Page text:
It turns out that my new “smart phone” is only as smart as its owner. I get daily messages that I need to enter a password to get to my Google account. I didn’t know that I have a Google account and have no clue what the password might be. I have a gmail account but that doesn’t seem to work. I’d like to just have that message stop appearing but can’t figure out how to do it.
The phone is loaded with all kinds of apps. I know that five year olds have got these things all figured out but for someone who lived most of her life with dial and then key pad telephones, trying to get on top of this is a constant frustration.
This has gotten me thinking about the impact of technology on my life.
For most of my adult life the Boston Globe was on the doorstep when I wakened. I read it with breakfast, breaking news was only a few hours old. Keeping in touch with far flung family and friends was by mail and I enjoyed both writing and receiving letters. If I needed clothes or an appliance, I visited stores until I found what I was looking for. I found movie schedules in the newspaper and used the library for researching travel or financial information.
The Internet sneaked into my life and routine via my children who insisted that I have a computer. I was connected at first by dial-up. It took a long time for a site to download and there wasn’t a lot to be found so it didn’t seem to make much of an impact on my life except that I could write on it rather than writing everything in longhand.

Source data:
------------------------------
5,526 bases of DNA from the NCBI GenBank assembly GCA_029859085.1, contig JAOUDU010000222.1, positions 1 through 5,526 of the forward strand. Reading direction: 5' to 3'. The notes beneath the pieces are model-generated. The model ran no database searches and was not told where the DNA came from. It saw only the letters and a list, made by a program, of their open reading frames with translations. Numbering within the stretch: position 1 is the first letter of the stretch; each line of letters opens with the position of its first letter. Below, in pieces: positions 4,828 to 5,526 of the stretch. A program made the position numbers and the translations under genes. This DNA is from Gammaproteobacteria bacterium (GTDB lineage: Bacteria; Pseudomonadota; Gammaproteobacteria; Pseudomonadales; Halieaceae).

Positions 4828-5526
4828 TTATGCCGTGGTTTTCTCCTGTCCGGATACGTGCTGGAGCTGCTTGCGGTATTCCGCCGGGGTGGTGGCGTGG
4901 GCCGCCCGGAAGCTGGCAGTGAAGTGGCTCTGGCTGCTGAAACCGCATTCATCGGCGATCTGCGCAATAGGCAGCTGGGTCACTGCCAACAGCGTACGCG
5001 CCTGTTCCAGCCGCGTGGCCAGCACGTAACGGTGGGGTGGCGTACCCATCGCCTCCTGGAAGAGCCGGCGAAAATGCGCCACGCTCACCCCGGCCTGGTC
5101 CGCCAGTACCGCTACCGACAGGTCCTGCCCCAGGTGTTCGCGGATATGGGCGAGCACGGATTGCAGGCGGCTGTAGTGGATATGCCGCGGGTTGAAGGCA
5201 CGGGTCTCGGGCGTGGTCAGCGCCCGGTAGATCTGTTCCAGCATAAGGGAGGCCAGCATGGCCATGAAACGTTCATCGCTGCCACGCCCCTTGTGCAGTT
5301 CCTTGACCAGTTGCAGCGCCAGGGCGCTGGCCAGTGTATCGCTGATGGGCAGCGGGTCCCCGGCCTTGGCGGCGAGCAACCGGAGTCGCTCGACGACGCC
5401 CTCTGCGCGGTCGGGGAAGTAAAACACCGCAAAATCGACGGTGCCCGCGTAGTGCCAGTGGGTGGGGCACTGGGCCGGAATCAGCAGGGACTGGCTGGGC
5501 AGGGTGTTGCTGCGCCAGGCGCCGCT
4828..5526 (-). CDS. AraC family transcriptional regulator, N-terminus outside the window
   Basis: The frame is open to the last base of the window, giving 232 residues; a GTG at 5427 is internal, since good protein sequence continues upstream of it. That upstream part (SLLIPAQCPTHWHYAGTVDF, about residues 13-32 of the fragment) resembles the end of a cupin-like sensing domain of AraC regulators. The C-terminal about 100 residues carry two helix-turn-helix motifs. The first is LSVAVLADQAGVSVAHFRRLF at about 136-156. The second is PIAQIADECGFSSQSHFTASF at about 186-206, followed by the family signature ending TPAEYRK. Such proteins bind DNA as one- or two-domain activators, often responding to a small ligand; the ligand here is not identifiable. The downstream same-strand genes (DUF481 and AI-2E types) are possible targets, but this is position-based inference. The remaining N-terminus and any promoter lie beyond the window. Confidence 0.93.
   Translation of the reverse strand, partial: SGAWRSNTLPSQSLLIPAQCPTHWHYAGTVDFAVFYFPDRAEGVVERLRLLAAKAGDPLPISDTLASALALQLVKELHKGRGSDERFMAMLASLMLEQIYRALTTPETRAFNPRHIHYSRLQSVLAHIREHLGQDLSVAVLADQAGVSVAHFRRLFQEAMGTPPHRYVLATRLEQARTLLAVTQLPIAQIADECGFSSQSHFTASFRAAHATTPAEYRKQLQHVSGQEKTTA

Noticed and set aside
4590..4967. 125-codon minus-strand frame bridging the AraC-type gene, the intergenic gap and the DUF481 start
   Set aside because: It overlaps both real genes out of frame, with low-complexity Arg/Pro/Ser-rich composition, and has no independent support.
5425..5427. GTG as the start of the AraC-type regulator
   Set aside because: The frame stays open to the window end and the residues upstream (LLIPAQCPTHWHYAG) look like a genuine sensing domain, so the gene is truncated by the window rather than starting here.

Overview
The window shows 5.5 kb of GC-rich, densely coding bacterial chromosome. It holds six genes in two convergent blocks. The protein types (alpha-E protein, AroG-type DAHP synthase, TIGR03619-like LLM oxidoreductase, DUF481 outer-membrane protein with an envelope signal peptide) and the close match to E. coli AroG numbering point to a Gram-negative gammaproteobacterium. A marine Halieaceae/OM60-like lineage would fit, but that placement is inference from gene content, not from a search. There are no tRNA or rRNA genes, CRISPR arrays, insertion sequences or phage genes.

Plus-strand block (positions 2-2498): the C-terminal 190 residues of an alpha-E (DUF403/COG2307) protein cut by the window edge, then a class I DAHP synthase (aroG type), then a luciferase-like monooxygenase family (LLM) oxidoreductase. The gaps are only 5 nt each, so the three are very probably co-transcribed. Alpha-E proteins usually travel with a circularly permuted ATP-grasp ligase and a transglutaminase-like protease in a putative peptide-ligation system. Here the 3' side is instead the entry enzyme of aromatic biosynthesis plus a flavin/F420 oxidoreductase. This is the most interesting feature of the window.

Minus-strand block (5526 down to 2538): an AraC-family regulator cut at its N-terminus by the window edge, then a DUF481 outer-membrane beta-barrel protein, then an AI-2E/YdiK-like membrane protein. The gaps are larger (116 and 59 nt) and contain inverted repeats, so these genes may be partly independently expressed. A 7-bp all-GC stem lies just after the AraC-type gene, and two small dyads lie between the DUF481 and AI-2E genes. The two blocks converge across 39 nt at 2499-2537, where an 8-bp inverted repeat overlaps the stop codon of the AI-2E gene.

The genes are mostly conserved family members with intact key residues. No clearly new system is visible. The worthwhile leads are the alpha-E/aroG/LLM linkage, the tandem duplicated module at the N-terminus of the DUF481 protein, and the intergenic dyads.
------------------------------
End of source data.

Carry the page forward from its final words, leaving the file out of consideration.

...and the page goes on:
And then, insidiously, the Internet has taken over my life. I wake up usually as the sun comes up, make my coffee, check email, read the New York Times online, read a friend’s blog and then have breakfast before leaving for the orchard. Later in the day I check email, write emails, do some online shopping, see what’s playing at any of the theaters in the area, look up a recipe, check with Orbitz and Expedia and Kayak to see what kind of plane fares are available for a possible trip… The list of things that take up my time is endless.
I see an author interviewed on TV and immediately have to look her/him up and see what s/he’s written and how it’s been received by critics and readers. Any discussion or disagreement can be clarified by a quick check with Wikipedia.
Back to my smart phone, the one place that the Internet couldn’t call to me was when I was out of the house. Now it seems that I can be connected 24/7 via my Samsung Galaxy something or other. Perhaps my inability to be able to figure out its bells and whistles is my way of keeping just a bit of my life grounded in the moment.